Six Stroke Engine

Constructional Details

          The sketches shows the cylinder head equipped with both chambers and four valves of which two are conventional (intake and exhaust). The two others are made of heavy-duty heat-resisting material. During the combustion and the air heating processes, the valves could open under the pressure within the chambers. To avoid this, a piston is installed on both valve shafts which compensate this pressure. Being a six-stroke cycle, the camshaft speed in one third of the crankshaft speed.


          Multifuel par excellence, it can use the most varied fuels, of any origin (fossil or vegetable), from diesel to L.P.G. or animal grease. The difference in inflammability or antiknock rating does not present any problem in combustion.


        The increasing demands for low emissions and low fuel consumption in modern combustion engines requires improved methods for combustion process. The Beare Head is a new type of six-stroke engine head design known as the “Beare Head” after its designer, Malcolm Beare. The Beare Head uses a piston and ports very much like a two stroke engine to replace the overhead valve system that is found in four stroke engines today. The four-stroke block, piston and crankshaft remain unaltered. This combination of two stroke and four-stroke technology has given the technology its name the “six stroke engine”.


          The majority of the actual internal combustion engines, operating on different cycles have one common feature, combustion occurring in the cylinder after each compression, resulting in gas expansion that acts directly on the piston (work) and limited to 180 degrees of crankshaft angel.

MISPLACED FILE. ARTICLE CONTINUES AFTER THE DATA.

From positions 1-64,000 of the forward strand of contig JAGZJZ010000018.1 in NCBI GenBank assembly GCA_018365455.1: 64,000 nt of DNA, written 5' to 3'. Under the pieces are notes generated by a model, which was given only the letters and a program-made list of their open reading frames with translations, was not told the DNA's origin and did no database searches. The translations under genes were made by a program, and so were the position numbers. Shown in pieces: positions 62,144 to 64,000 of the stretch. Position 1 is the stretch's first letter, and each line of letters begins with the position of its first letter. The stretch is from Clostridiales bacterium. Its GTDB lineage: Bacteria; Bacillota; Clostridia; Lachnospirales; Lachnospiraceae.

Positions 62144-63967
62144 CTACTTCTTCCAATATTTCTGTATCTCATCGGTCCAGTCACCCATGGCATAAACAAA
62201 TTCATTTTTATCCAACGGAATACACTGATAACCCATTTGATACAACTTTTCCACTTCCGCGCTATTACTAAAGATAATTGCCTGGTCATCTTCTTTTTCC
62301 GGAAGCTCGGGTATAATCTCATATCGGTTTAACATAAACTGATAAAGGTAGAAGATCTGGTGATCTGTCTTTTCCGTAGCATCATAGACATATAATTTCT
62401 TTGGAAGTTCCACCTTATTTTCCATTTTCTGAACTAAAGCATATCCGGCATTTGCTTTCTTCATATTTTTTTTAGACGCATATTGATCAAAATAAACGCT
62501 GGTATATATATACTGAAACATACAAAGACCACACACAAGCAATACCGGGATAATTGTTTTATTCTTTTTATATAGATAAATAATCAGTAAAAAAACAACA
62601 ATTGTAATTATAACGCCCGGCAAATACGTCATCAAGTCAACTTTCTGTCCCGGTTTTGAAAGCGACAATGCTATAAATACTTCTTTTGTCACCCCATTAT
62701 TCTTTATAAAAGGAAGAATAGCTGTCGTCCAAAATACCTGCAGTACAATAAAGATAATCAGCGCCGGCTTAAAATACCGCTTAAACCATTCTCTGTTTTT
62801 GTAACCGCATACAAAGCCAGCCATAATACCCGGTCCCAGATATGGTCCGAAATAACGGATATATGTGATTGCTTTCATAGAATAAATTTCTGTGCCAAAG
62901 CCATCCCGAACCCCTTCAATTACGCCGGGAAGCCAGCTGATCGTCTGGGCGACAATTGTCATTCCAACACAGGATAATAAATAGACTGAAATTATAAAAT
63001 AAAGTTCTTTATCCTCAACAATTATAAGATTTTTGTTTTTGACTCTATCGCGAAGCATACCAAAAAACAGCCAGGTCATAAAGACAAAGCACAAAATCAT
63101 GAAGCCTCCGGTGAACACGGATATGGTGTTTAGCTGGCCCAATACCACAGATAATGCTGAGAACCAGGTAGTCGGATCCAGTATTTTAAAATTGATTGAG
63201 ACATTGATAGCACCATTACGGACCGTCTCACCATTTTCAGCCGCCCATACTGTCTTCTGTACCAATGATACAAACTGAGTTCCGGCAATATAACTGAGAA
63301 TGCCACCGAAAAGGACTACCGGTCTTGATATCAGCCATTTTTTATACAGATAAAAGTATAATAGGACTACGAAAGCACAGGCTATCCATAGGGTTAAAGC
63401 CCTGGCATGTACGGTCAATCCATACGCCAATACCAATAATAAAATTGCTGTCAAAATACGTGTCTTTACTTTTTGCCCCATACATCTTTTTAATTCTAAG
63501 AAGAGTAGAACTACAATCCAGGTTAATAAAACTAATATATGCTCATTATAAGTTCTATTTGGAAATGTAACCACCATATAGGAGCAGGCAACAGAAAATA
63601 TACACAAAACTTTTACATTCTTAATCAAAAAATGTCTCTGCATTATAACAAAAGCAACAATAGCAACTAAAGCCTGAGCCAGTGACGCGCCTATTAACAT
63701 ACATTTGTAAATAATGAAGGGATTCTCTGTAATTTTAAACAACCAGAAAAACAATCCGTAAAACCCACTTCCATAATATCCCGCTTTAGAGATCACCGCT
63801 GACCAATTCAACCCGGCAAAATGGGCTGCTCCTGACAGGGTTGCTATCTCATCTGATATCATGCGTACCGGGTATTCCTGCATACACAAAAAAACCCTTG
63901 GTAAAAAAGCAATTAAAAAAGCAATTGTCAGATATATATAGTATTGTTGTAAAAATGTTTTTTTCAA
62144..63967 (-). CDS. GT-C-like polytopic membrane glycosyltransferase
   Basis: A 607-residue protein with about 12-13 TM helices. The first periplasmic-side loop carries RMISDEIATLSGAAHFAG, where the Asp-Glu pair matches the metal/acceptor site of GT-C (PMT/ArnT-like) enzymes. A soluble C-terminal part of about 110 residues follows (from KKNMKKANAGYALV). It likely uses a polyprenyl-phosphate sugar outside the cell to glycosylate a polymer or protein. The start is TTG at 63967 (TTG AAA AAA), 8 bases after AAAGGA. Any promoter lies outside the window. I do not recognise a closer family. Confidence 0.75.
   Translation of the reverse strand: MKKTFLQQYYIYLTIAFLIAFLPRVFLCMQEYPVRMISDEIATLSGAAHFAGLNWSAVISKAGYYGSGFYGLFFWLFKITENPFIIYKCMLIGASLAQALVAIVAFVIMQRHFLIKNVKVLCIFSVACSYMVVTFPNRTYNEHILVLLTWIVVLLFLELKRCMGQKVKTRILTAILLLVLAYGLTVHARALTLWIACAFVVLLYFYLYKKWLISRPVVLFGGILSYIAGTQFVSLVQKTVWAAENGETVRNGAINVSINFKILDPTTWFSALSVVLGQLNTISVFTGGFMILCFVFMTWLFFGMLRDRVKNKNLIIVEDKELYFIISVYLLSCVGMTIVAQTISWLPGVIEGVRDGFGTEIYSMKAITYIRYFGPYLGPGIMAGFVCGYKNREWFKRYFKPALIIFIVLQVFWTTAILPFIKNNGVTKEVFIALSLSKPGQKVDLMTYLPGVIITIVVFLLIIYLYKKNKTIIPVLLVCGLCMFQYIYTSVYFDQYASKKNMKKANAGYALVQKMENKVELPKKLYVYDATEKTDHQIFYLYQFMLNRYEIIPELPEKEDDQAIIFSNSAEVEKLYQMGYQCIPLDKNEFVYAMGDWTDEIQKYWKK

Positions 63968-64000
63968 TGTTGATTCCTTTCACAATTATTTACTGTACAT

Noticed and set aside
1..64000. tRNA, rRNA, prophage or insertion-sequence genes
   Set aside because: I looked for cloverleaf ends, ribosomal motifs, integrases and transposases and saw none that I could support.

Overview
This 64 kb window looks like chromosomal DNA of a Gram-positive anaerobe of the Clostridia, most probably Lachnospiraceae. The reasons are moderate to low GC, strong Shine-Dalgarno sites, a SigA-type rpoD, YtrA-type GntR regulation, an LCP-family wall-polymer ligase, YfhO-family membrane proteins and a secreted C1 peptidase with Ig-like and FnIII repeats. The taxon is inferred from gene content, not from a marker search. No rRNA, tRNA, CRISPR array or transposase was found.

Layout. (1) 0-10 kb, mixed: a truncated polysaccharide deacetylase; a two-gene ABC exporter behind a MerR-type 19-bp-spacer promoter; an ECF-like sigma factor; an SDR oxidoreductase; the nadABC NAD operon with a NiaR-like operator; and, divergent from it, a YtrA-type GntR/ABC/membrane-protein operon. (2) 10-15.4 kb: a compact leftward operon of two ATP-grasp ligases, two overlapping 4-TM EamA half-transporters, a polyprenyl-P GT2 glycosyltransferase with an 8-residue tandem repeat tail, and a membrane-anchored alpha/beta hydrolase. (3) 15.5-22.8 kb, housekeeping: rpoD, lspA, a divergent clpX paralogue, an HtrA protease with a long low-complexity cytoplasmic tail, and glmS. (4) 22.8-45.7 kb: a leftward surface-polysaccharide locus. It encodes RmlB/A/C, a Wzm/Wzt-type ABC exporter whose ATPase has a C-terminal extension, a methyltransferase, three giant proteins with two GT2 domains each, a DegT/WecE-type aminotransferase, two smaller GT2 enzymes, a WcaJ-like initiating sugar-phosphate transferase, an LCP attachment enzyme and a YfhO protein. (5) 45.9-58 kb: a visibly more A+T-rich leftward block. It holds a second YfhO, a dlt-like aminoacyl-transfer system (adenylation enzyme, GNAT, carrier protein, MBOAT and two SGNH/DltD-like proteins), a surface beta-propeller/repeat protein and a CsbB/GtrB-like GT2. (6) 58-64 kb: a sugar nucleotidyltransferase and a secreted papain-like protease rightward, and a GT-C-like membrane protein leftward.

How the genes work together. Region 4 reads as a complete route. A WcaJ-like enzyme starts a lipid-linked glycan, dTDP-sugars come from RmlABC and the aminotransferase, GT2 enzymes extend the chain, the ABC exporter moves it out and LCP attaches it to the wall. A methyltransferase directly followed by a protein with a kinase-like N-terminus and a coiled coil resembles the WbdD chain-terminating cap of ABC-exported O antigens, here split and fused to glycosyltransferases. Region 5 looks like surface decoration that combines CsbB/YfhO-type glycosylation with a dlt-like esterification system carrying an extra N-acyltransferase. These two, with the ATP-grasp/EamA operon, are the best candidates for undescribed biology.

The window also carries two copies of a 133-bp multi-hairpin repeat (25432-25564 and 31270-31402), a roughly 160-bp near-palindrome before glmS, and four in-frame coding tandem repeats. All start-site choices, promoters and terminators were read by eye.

According to its mechanical design, the six-stroke engine with external and internal combustion and double flow is similar to the actual internal reciprocating combustion engine. However, it differentiates itself entirely, due to its thermodynamic cycle and a modified cylinder head with two supplementary chambers: Combustion, does not occur within the cylinder but in the supplementary combustion chamber, does not act immediately on the piston, and it’s duration is independent from the 180 degrees of crankshaft rotation that occurs during the expansion of the combustion gases (work).


          There is, at this day, no wonder solution for the replacement of the internal combustion engine. Only improvements of the current technology can help it progress within reasonable time and financial limits. The six-stroke engine fits perfectly into this view. It’s adoption by the automobile industry would have a tremendous impact on the environment and world economy, assuming up to 40% reduction in fuel consumption and 60% to 90% in polluting emissions, depending on the type of the fuel being used.